September 25, 2007

The Parable in Last Sunday's Gospel

Luke 16:1-13
Jesus said to his disciples,
“A rich man had a steward
who was reported to him for squandering his property.
He summoned him and said,
‘What is this I hear about you?
Prepare a full account of your stewardship,
because you can no longer be my steward.’
The steward said to himself, ‘What shall I do,
now that my master is taking the position of steward away from me?
I am not strong enough to dig and I am ashamed to beg.
I know what I shall do so that,
when I am removed from the stewardship,
they may welcome me into their homes.’
He called in his master’s debtors one by one.
To the first he said,
‘How much do you owe my master?’
He replied, ‘One hundred measures of olive oil.’
He said to him, ‘Here is your promissory note.
Sit down and quickly write one for fifty.’
Then to another the steward said, ‘And you, how much do you owe?’
He replied, ‘One hundred kors of wheat.’
The steward said to him, ‘Here is your promissory note;
write one for eighty.’

And the master commended that dishonest steward for acting prudently.
“For the children of this world
are more prudent in dealing with their own generation
than are the children of light.
I tell you, make friends for yourselves with dishonest wealth,
so that when it fails, you will be welcomed into eternal dwellings.
The person who is trustworthy in very small matters
is also trustworthy in great ones;
and the person who is dishonest in very small matters
is also dishonest in great ones.
If, therefore, you are not trustworthy with dishonest wealth,
who will trust you with true wealth?
If you are not trustworthy with what belongs to another,
who will give you what is yours?
No servant can serve two masters.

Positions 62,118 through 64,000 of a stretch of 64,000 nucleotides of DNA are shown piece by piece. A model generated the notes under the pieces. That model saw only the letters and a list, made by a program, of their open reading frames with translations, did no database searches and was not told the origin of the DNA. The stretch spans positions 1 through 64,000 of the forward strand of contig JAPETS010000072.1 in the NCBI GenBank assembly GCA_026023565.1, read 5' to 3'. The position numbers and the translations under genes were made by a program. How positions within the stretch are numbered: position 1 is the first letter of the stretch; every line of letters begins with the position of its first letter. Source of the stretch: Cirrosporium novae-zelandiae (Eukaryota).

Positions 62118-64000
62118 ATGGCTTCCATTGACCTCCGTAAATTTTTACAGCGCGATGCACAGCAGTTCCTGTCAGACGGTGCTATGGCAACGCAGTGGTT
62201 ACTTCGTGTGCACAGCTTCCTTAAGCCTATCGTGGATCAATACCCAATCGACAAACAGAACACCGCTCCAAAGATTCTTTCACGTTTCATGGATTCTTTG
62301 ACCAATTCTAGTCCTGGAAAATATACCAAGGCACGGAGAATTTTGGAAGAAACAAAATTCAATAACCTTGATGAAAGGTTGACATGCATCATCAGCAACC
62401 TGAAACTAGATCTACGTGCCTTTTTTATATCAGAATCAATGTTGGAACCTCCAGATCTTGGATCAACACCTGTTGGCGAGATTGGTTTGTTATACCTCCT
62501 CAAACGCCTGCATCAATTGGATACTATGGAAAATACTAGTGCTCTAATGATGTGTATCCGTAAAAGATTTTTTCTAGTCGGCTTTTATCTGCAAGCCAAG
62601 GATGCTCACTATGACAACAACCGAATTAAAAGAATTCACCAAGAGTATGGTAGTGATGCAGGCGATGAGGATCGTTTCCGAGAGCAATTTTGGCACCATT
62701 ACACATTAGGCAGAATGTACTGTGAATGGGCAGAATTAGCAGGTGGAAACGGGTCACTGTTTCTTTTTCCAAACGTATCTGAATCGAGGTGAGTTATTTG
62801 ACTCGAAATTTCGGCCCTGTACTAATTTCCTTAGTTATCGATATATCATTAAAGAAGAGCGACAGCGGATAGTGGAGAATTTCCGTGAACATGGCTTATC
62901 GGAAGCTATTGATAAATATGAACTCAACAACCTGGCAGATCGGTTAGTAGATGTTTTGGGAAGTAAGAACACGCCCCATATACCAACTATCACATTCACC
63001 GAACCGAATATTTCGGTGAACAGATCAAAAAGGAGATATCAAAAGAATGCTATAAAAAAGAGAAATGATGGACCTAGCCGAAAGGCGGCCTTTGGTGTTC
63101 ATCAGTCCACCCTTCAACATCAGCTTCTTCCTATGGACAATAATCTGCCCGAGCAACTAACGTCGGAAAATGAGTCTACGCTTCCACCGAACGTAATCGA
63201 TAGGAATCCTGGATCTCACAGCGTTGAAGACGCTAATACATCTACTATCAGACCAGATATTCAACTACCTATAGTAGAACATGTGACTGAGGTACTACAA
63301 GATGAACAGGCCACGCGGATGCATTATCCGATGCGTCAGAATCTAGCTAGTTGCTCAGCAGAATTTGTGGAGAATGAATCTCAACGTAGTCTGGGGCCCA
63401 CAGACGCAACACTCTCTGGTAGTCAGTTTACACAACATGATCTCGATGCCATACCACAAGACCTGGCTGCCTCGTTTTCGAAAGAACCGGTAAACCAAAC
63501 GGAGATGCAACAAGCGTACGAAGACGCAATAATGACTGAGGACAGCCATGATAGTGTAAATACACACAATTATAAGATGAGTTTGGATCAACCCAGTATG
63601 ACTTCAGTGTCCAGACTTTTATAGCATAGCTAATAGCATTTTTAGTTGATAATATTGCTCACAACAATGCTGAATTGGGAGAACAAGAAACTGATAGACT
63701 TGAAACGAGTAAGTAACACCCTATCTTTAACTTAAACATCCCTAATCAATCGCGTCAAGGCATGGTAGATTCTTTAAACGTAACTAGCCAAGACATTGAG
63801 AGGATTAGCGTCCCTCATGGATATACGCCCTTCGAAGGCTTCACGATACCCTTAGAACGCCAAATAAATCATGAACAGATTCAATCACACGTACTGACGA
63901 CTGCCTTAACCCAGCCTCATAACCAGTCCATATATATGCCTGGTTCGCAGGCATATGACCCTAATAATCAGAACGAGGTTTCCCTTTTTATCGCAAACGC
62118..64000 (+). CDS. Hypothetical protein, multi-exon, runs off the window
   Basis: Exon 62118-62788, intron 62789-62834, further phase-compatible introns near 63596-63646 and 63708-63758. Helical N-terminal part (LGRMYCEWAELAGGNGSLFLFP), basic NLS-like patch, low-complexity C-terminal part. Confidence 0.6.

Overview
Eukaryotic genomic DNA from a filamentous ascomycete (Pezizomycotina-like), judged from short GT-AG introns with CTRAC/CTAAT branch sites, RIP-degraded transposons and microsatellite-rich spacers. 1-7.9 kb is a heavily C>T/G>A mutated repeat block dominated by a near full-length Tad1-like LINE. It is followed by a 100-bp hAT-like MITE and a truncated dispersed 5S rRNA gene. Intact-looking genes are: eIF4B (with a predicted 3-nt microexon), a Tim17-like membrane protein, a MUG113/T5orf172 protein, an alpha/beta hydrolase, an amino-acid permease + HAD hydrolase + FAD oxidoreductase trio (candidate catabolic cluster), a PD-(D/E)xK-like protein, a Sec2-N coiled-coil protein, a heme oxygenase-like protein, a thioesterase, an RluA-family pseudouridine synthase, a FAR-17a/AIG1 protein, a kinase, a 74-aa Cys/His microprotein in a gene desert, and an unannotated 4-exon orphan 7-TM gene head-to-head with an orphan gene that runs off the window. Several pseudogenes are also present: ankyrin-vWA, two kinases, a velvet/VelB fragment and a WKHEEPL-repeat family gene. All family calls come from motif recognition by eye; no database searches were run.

He will either hate one and love the other,
or be devoted to one and despise the other.
You cannot serve both God and mammon.”

It seems odd that Jesus positively recommends to us the corrupt, self-serving solution of the steward in the parable.

However, strangely enough, the steward's method does offer an image of what Jesus himself has done for us.

Jesus has taken the debt that we owe to the Father, and has written off a great part of it.


Anonymous Catholic Writer said...

Hi Father Stephanos,

I think that Jesus is not commending the self-serving aspect of the servant, but rather, his shrewdness is using money, rather than merely accumulating it.

I believe that other important lesson to learn from this parable is that all money does not belong to us, and should be used for other purposes.

What do you think?

God bless
Catholic Writer

11:31 AM  
Blogger Father Stephanos, O.S.B. said...

What you say is correct. Jesus is not commending the self-serving aspect, but the shrewdness.

I am pointing out that the cancelling of some debt is an image of Christ's saving work.

The parables are not merely "moral lessons"; they are also Christological or theological.

3:07 PM  

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